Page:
Siah Armajani, the perceptive Iranian-American artist known for using architectural language and imagery in his conceptual practice, has died, aged 81. The Metropolitan Museum of Art, which co-organized his 2018 retrospective Siah Armajani: Follow This Line in concert with Minneapolis’s Walker Art Center, announced the artist’s death on social media.
Armajani studied philosophy at the University of Tehran but left in 1960 out of fear of being arrested for his political activity, continuing his studies at Macalester College in St. Paul, Minnesota. In the US, the artist became infatuated with the structures of rural America, evincing a particular attraction towards the country’s grain silos, farm buildings and covered bridges.
''You can walk around a barn and into it and see exactly how it's put together and how it's supposed to function,'' he told The New York Times in 2002. ''There's no concealment. And that is what art should be.” Such hallmarks of an aesthetic that held simplicity and utility in high regard came to typify the artist’s practice, particularly surrounding his public commissions, of which there were many.
In 1988, he was commissioned to design the Irene Hixon Whitney Bridge, a 375-foot long steel structure that connects the Minneapolis Sculpture Garden with that city’s Loring Park neighbourhood. In 1996 he designed the Olympic torch and the structure in which it was housed when the games were held in Atlanta. His prodigious career in public sculpture was guided by his manifesto, on which he worked from 1968 to 1978, revising it further in 1993, with the title Public Sculpture in the Context of American Democracy.
It is easy to track the influence of the utilitarian, rural aesthetic reflected in the manifesto that shaped his work; the 26-point document includes such tenets as “Public sculpture is a search for a cultural history which calls for structural unity between the object and its social and spatial setting. It should be open, available, useful and common,” and, “We enter public sculpture not as a thing between four walls in a spatial sense but as a tool for activity.” The manifesto also decried the notion that art need only attract and cater to a specialist audience, saying, “the ethical dimensions of the arts are mostly gone and only in a newly formed relationship with a non-art audience may the ethical dimensions come back to the arts.”
In 2019, Armajani’s 1970 Bridge Over Tree was recreated in New York’s Brooklyn Bridge Park. The work consisted of a timber truss bridge with steps that rose and fell sharply over an evergreen tree that was planted in the park as part of the work. The public was encouraged to walk through and along the work. “There was a lonely evergreen tree in the landscape, and I fantasised to walk from one side, go above the tree and land on the other side: to make peace,” he told The Art Newspaper on the occasion of the work’s installation. “So I built that bridge in 1970 in Minneapolis. That piece always evoked excitement, smiles, happiness, so when they asked me to redo that, I said I’d like to do it at [the] Brooklyn Bridge, because it contrasts so much with that bridge.”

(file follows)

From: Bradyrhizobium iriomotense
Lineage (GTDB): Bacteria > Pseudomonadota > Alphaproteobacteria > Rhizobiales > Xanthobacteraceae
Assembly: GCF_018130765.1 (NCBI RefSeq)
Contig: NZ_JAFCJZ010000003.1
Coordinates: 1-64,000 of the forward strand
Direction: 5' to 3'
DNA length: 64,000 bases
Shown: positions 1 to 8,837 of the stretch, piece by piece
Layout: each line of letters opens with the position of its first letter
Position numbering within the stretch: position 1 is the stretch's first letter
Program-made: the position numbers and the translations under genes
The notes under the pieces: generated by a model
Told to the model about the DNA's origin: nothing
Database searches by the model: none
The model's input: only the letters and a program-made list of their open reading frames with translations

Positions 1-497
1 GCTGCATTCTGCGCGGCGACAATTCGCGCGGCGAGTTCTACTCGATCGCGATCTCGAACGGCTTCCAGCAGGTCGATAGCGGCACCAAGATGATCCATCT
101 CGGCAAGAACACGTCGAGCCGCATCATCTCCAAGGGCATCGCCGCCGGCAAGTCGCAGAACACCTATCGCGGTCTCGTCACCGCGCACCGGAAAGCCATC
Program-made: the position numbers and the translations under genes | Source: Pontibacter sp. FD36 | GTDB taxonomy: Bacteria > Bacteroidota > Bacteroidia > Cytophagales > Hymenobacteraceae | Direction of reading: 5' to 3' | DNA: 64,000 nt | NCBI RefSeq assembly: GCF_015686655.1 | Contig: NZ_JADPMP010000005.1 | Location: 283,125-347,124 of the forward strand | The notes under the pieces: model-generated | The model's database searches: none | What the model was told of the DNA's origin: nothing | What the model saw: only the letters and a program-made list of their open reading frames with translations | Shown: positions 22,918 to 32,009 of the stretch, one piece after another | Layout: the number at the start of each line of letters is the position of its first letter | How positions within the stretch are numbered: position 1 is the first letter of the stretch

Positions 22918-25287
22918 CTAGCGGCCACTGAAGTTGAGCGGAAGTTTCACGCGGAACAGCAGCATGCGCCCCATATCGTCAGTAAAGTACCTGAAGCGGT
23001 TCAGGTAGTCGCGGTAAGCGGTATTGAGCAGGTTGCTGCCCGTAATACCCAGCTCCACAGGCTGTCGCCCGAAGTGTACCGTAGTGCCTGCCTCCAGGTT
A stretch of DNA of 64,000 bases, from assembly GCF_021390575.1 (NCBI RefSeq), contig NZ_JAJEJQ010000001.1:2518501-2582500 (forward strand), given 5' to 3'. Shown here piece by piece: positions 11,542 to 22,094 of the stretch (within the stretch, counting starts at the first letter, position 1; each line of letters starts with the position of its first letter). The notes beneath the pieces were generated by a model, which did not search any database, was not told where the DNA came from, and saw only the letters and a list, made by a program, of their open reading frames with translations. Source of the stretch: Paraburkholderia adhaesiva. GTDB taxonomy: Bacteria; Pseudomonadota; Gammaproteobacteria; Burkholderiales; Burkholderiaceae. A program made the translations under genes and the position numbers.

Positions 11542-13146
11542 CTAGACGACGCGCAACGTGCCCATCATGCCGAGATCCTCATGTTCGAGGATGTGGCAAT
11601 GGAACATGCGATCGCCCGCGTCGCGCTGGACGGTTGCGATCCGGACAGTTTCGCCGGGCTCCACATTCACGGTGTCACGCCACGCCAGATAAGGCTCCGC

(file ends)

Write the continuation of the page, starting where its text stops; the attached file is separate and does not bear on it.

Without ever sacrificing the broader principles laid out in his manifesto, Armajani’s work was often astutely political—his 2004 public art work Fallujah, for example, was explicitly protesting the US-led offensive in Iraq, and his 2002 Glass Room for an Exile was made to honour displaced persons. (Through such a lens, the recurrence of bridges in his body of work quickly become a lyrical metaphor as well.)
A private, studious artist, after moving to Minnesota in 1960 he is said to have never left the state for longer than six days.
Throughout his prolific career, Armajani deftly melded his interests in Eastern poetry (in 2002 he noted that “Persian poetry has tempered and conditioned my general feelings about everything. So I look at the universe poetically”), Western philosophy, art and architectural history, and global politics to pose and answer unexplored questions while remaining faithful to his integral philosophy.
“There is a core to the concept of art, and the longer you live, the more you realize that those foundations are not negotiable,” he said.